At about 10 p.m., the OB-GYN told her there was danger to the baby because she was going to complete 12 hours of labor. "I broke down because I had prepared and romanticized a vaginal birth for nine months." At 23.15pm, Thomas was born by caesarean section.
Nine years passed and Catherine became pregnant again. She changed gynecologists because her doctor was no longer on her insurance. Then, her new doctor explained that most women who rupture membranes can deliver 24 hours later.
"It was easier to have a C-section than to stay with me for 24 hours. If he had given me more time, I could have brought Thomas in a vaginal delivery. It would have been less violent because my son wasn't suffering, he wasn't in danger, and neither was I," Alzate explains. Her situation mirrors that of thousands of women across the country who can't help but harbor a sense of injustice for having had an unnecessary C-section.
Jimmy Castañeda, medical director of the Education department of the Colombian Federation of Obstetrics and Gynecology, says the high rates of cesarean sections are due to a problem with the structure of the health system. She says that the payment for obstetric care is too low, which results in the closure of delivery units because they are not profitable, and that the human resources to care for them are scarce. It's not uncommon to see 15 women in labor and a single gynecologist attending to her, she says. That leads many professionals to start making decisions "that could wait."
"A gynecologist who comes to a shift at seven o'clock at night to see 15 patients in labor begins to make preventive decisions of certain patients to whom he sees certain risks." He passes them to cesarean section "because he can't be very aware of them." Castañeda points out that behind the increase in cesarean sections is the growing concern of doctors about the risk of being sued without a natural birth goes wrong.
Camilo Arenas, a physician and health administration expert, says the gap between the WHO recommendation and the number of C-sections also reflects the system's economic incentives. Remember that a study by the Ministry of Health on a group of women with a lower risk of cesarean section concluded that the financial factor in health institutions is significant when choosing cesarean sections. "In situations where there is a greater discrepancy in the perception of cost between a cesarean section and other types of delivery, it is possible that the choice of cesarean section may be promoted in cases that clinically may not be necessary," he explains.
The system can pay a hospital and doctor more for a C-section than for a vaginal delivery, because the fees are tied to the complexity of the procedure, its duration and the likelihood of complications, Arenas says. Another incentive for doctors to prefer C-sections is time and comfort, quality of life. "Childbirth is at any time of the day or night; The caesarean section is scheduled," he adds.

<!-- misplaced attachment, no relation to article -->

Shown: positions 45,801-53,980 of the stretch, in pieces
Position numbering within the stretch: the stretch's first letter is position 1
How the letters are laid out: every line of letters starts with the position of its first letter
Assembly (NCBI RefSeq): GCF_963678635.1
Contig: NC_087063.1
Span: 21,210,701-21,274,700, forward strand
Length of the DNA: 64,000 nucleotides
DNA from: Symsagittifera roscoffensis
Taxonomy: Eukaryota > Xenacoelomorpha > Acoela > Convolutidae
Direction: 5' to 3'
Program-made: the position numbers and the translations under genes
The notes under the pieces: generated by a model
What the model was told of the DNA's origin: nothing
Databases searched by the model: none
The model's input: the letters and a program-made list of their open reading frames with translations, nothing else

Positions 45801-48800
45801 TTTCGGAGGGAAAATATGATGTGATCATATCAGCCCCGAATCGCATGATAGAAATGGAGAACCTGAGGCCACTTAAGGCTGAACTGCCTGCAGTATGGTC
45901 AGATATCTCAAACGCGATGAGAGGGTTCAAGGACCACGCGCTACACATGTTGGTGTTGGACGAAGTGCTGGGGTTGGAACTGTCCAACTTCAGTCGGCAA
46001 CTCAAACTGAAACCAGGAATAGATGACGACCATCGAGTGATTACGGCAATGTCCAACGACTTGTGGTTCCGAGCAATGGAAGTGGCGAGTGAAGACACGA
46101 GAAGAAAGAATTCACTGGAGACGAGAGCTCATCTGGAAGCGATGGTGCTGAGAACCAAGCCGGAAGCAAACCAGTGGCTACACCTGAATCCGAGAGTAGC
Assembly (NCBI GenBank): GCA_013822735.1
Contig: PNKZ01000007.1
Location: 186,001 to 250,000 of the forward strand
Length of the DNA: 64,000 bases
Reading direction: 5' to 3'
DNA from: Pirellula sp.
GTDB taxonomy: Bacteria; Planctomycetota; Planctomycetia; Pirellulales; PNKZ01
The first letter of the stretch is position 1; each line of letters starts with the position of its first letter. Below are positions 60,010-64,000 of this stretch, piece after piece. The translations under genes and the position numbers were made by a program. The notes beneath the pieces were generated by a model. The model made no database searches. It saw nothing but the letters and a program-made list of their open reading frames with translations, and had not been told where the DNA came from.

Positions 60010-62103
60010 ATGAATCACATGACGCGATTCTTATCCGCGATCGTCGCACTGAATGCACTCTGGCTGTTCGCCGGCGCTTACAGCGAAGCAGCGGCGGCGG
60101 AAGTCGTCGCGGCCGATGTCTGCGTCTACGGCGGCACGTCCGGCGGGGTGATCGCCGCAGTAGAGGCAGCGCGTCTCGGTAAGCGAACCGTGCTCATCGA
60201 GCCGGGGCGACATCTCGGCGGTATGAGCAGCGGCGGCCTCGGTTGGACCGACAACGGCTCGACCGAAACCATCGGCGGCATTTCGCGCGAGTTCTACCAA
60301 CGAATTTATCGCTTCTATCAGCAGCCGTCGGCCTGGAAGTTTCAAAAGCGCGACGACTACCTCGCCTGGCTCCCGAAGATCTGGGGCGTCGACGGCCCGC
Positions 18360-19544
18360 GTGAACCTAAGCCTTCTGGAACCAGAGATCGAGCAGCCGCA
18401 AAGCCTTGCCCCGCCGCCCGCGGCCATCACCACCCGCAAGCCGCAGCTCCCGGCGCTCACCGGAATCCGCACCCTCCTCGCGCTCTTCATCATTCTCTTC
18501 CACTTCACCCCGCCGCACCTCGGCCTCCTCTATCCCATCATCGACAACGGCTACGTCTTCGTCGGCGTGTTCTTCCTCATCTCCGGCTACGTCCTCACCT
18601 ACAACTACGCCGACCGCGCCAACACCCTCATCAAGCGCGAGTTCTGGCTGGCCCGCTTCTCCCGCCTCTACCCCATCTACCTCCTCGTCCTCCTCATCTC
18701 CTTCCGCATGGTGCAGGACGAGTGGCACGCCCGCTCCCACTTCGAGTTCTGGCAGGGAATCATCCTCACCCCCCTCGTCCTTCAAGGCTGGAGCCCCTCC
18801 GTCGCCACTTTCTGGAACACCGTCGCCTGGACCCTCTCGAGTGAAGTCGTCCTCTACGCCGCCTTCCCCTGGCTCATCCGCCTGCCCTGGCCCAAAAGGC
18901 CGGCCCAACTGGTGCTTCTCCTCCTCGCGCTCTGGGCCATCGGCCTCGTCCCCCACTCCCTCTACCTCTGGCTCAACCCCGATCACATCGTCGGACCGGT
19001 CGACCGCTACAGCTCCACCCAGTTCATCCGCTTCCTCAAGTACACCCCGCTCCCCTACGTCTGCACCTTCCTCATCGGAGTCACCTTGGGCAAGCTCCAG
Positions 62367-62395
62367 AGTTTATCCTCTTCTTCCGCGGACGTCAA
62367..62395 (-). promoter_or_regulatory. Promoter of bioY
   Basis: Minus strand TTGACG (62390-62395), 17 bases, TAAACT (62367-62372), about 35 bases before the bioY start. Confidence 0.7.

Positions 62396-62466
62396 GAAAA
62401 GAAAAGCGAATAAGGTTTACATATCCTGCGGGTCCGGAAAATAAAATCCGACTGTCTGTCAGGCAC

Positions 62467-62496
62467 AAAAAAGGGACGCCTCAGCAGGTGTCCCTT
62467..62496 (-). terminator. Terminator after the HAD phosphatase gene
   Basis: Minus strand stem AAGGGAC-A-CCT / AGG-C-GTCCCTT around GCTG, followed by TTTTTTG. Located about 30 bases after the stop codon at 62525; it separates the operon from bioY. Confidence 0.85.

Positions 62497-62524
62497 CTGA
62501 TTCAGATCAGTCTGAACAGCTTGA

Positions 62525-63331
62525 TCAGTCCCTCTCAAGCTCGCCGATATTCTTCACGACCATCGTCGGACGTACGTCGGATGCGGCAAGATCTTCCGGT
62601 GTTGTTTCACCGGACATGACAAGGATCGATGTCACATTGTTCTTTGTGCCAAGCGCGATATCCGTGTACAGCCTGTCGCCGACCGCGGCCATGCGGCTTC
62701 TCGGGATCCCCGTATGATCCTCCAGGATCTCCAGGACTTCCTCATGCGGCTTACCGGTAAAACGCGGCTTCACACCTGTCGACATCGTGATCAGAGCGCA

Castañeda says that when a patient goes into labor "it is impossible for a gynecologist to sit next to her, because she must perform other activities such as consultations, surgeries or review of other patients." Therefore, although he accepts that it is not ideal, these situations lead doctors "sometimes" to make decisions that "are not adjusted to the evidence, doing more cesarean sections of the account," he acknowledges.
However, studies say that more than money or time, the factor that most encourages cesarean sections is the request of mothers to perform it. Dr. Ruiz says that some request it because of the fear of pain associated with vaginal delivery, possible complications, fears of deformation of the body and vagina or simply the desire to have greater control over the time of delivery. "There are thousands of fears that exist," says Ruiz.
The patient has the right to make a decision about the type of birth she wants to have, which was reinforced with the Humanized Childbirth Law of 2022, which makes explicit the right to request a cesarean section "in a free and informed manner." Precisely, experts agree that the mother's decision-making must be informed and her autonomy must be respected, without this exempting medical professionals from responsibility who must prioritize the safest and most appropriate method.
"If they come asking me for a cesarean section, I answer that we have the whole pregnancy to talk and I give them the reasons, to see if I can change their minds," says Dr. Ruiz. "Mind you, I can't force anyone to do something they don't want to. If after hearing all the arguments for and against all birth routes, the decision is the cesarean section, I have to respect it."
Now Alzate chose a C-section because she wants to have her tubes tied at once, even though her doctor told her that a vaginal delivery was possible after the C-section she had in her first pregnancy. "This time I chose. The problem is when they choose for you," he says.